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Category Archives: Litigation & Arbitration
It is not infrequent for the parties to fail to specify the governing law of the arbitration agreement (clause) they include in the contract.
If the parties fail to identify the substantive law governing their arbitration agreement, then, depending on the jurisdiction, the arbitration tribunal can choose any substantive law from the following:
- The law governing the contract;
- The law of the forum;
- The law of jurisdiction best suited for resolving the dispute to be arbitrated.
Since the beginning of the New Year, some provisions of law were brought into force, which are directed on reforming of judicial system for the purpose of improvement of investment climate in the country, namely ensuring performance of guarantees of legal protection of activity of (foreign) investors in the territory of the Republic of Kazakhstan. Continue reading
Submission of dispute between Kazakhstani companies to international arbitration court. Is it possible?
As a general rule, investors and Kazakhstani entrepreneurs prescribe an arbitration clause in contracts with foreign counterparties and, subsequently submit disputes to international arbitration courts in other states (herein below “international arbitration courts”), and Kazakhstani residents also sometimes submit their disputes to international arbitration courts. Continue reading
We had an issue in practice, what should the state court do when it receives the claim regarding the violation of the works contract, which has the arbitration clause.
At first sight, the court must either reject the claim or return it to claimant before commencing the proceedings, or stop the proceedings or dismiss the claim without prejudice at the stage of preparation the case for the trial. However, existing civil procedure legislation does not oblige to do so. In other words, the legislation lets the state court to commence the proceedings even if there is an arbitration agreement, which we believe is not correct due to the following reasons.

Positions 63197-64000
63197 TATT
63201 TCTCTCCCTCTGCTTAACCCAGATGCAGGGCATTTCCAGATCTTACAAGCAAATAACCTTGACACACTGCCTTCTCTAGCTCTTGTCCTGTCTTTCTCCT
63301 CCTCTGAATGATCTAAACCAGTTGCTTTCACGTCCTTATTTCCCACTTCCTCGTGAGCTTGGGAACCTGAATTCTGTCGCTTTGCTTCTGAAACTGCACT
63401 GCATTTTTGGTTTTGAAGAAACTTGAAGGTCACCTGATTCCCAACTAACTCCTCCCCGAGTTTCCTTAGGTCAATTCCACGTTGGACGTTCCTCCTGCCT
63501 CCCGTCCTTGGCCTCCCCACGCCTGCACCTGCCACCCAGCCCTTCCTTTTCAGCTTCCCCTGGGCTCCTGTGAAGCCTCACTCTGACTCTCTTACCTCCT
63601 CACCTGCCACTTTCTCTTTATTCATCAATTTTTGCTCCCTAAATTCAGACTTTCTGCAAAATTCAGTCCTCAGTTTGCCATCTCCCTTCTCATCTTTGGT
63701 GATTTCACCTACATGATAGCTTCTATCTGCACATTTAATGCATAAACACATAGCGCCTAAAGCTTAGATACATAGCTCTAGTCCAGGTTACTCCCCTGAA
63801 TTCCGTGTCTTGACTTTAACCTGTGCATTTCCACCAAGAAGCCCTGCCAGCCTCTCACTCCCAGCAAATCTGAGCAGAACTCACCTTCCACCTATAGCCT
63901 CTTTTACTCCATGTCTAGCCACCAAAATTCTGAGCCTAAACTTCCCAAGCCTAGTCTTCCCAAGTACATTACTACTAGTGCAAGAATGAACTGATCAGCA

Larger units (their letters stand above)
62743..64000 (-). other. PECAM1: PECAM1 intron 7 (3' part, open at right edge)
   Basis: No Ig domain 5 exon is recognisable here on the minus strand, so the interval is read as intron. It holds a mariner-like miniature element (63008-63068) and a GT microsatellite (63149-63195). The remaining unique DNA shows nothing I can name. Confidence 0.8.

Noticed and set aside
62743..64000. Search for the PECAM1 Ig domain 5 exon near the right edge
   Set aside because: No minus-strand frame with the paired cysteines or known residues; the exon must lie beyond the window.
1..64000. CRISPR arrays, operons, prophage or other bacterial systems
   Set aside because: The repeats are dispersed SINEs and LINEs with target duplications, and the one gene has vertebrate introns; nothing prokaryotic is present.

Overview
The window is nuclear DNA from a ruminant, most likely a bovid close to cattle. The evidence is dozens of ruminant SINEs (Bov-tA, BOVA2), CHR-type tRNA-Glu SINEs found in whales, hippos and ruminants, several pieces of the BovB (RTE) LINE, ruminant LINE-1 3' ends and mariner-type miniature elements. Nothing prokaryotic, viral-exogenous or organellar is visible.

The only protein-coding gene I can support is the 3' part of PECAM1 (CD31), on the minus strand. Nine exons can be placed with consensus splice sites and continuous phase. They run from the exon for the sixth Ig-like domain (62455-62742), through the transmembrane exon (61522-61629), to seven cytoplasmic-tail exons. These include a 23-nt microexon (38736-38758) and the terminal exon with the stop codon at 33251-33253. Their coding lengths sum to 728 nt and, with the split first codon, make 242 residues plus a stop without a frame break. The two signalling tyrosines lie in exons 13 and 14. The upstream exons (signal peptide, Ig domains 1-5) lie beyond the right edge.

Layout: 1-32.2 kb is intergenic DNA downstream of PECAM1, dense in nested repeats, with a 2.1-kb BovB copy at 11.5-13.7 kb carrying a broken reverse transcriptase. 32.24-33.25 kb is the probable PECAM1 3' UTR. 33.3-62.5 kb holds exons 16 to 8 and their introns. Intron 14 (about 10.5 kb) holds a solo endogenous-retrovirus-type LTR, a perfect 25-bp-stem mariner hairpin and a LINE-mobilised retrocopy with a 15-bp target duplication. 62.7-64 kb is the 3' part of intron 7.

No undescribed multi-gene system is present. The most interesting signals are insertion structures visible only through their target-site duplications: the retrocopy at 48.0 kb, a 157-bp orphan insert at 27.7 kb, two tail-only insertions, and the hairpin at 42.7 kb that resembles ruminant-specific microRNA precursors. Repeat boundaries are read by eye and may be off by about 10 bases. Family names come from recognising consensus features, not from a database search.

Resolving disputes by way of international arbitration is a relatively new development in Kazakhstan. However, the observations suggest that more and more Kazakhstan companies favour international arbitration as the dispute resolution mechanism in their cross-border contracts.
According to various statistics data, the number of claims brought before international arbitration tribunals against Kazakhstan and Kazakhstan companies has doubled for the last 10 years, and this trend is likely to increase.
There have been an impressive number of recent cases involving CIS parties (including Kazakhstan) heard in English courts. Although CIS companies and individuals frequently choose to litigate in London, there are very few reported cases concerning recognition and enforcement of judgments granted by the CIS courts in England and Wales.
The author has yet to experience Kazakh judgments to be enforced in England and Wales, however the recent Russian case JSC VTB Bank v Skurikhin and others  EWHC 271 (Comm) clearly shows what position the English court might take.